Much credit should go to director Fernando Meirelles, who has synthesized a virtual textbook of different film techniques. The uses of set-ups, location filming, lenses, film editing, and close-ups were simply dazzling. While the panoramic scenes of the African landscape were breathtaking, there was a starkly contrasting approach to the close-ups in the scenes in the city. The jittery, hand-held camera sequences added to the dramatic tension and underscored the urgency of coming to terms with poverty and disease.
The romantic portion of the film was anchored by the two characters played by Ralph Fiennes (Justin) and Rachel Weisz (Tessa). Their first meeting was dynamically presented as Tessa was a social activist heckling Justin as he was making a political speech. When the hall was cleared, however, it was Justin who was actually comforting Tessa after her outburst. The juxtaposition of the placid, passive Justin versus the fervent, hyper-kinetic Tessa was brilliantly established in that opening scene.
The strands of thriller and social realism are inextricably tied together in the film. As a whodunit, "The Constant Gardener" seeks to uncover what actually happened to Justin and Tessa on their African journey. At the same time, the main culprit that emerges is the heavy hand of greed as the pharmaceutical companies exploit helpless victims of tuberculosis for the purpose of testing and marketing an experimental drug. At one point in the film, it is disclosed to Justin that the pharmaceutical industry is no different than "arms dealers."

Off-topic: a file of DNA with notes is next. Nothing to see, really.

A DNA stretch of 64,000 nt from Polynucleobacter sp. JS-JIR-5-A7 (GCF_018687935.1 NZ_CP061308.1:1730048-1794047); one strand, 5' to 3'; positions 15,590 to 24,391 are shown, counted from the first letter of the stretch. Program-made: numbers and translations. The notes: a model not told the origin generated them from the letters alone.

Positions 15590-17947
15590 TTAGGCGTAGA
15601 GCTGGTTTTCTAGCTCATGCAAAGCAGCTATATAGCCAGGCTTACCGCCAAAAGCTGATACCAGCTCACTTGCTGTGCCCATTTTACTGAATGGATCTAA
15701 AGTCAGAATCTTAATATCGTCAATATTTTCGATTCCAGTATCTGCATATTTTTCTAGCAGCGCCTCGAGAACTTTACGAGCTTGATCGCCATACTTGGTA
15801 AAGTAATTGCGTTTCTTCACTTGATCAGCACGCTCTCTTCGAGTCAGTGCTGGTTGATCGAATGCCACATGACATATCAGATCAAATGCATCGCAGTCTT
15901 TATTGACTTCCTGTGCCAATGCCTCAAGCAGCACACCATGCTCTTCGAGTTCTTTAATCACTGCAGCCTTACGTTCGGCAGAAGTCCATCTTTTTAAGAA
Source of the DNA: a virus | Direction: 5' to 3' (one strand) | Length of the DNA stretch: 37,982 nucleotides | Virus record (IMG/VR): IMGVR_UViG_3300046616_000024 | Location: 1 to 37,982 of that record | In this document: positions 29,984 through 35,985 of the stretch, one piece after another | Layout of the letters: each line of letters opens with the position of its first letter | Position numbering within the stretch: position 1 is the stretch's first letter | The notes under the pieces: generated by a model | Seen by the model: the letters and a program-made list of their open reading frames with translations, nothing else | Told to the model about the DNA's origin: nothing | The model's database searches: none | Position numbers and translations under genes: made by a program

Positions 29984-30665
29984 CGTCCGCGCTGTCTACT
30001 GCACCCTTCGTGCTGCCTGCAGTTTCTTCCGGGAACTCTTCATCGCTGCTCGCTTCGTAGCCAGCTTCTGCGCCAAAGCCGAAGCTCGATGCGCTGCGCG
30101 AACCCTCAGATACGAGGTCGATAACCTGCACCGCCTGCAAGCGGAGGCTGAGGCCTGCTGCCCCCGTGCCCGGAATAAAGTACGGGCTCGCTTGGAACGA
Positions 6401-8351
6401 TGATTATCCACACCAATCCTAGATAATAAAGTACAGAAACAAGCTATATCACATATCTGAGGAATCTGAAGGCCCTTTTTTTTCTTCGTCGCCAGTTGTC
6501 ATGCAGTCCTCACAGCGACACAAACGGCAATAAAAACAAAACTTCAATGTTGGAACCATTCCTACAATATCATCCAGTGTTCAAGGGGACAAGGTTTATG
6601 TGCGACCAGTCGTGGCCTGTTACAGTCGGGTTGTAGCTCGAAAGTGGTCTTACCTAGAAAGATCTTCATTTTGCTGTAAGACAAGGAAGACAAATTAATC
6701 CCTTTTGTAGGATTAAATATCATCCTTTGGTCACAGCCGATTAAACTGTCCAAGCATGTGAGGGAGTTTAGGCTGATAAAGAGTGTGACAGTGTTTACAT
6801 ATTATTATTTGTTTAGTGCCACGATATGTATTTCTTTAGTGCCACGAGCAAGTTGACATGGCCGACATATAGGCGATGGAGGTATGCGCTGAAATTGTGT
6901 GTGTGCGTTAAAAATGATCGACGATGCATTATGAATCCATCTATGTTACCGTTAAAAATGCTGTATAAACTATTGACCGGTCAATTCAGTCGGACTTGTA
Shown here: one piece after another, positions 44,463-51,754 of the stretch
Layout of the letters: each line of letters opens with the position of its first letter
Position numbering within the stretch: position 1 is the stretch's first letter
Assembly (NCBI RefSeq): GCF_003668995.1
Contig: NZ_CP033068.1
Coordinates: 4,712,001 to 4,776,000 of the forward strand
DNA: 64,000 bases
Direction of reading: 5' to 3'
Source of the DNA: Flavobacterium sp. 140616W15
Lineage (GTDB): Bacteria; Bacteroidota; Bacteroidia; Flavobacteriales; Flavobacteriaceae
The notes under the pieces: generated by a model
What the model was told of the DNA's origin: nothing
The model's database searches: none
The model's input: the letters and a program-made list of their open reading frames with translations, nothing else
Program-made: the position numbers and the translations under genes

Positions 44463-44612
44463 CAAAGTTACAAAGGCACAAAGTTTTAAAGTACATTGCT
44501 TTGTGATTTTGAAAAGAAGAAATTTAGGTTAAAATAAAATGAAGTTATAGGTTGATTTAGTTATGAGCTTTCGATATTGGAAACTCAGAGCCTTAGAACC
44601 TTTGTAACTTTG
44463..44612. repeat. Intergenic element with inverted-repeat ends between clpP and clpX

Another British film entitled "The Girl in the Café" appeared recently on American cable television. That gem of a film is a low-budget version of "The Constant Gardener." Both films seek to raise consciousness about the tragedy of world hunger and disease. The title of "The Constant Gardener" is an important one because of the time and care taken by Justin in his garden both at work and at home. In the process, however, he has ignored the urgent pleas of his wife, and he has lost touch with the world crisis to which he is arguably a contributor.
The eighteenth-century French writer Voltaire ended his famous novel "Candide" with the slogan "One must cultivate one's garden." This film would appear to suggest that instead of tending our gardens, we need to follow the lead of Justin and Rachel and see how we all might work to help others right now.